4. Understand “trust anchors” within your organization.

Trust Anchors are the major agents in a PKI – the CA’s.  Trust anchors provide rules and services to govern the roles of others such as the intermediates, the registrars, and the users of certificates.  Go back through your inventory (you made one of those, right?) and document the configuration.  What do the trust anchors allow and disallow with your certificates?  Will revoked certificates get handled correctly?  How do you configure it?

Does your organization deploy internal CA’s?  Which parts of the organization control the internal CA’s, and what other parts of the business depend on them?  What internal SLA’s / SLO’s are afforded?  What metrics measure them?

5. Develop policies for application development and procurement.

How many RSA SecurID customers really understood that RSA was holding on to secret information that could contribute to attacks against RSA’s customers?  Did your organization ask RIM if trusted CA’s on your Blackberries could be replaced?  Do you use external CA’s for purely internal applications, knowing full well the potential implications of an external breach?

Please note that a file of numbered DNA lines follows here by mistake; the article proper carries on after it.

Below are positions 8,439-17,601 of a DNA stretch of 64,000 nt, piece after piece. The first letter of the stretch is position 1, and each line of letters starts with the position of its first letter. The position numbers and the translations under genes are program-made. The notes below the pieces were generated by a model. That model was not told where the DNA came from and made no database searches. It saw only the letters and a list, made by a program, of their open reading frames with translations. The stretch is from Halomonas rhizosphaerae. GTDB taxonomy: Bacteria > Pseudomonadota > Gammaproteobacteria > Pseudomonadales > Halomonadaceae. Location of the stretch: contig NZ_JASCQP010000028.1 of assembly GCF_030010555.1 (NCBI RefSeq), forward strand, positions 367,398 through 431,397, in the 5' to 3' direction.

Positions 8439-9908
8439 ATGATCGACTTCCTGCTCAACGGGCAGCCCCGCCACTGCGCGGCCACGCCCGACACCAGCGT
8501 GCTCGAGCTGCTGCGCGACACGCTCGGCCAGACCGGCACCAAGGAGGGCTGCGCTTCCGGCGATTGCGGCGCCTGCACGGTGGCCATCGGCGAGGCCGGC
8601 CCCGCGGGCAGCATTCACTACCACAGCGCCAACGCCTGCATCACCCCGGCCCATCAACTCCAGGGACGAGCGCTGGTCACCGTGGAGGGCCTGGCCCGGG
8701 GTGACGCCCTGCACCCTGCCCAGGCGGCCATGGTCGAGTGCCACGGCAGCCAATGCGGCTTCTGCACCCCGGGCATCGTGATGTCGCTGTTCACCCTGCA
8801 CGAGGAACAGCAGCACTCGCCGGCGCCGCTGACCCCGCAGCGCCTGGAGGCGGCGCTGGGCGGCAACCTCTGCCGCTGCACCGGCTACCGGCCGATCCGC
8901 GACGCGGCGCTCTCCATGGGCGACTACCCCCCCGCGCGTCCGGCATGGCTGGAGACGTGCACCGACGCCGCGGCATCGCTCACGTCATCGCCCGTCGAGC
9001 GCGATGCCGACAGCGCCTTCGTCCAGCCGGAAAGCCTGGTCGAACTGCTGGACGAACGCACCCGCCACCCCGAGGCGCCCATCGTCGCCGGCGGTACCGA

Does your purchase and service contract language oblige your vendor even to tell you if they do have a breach, or will you have to wait till it turns up on CNN?  Do they make claims about their security, and are their claims verifiable?  Do they coast on vague marketing language, or ride on the coattails of once-hip internet celebrities and gobbled-up startups?

6. Understand CA breaches and react appropriately.

Does your incident response program understand CA breaches?  Can you mobilize your organization to do what it needs to when the time comes, and within operational parameters?

CA breaches have happened before and will happen again.  NIST has again delivered a world-class roadmap for achieving enterprise security objectives.  Is your organization equipped?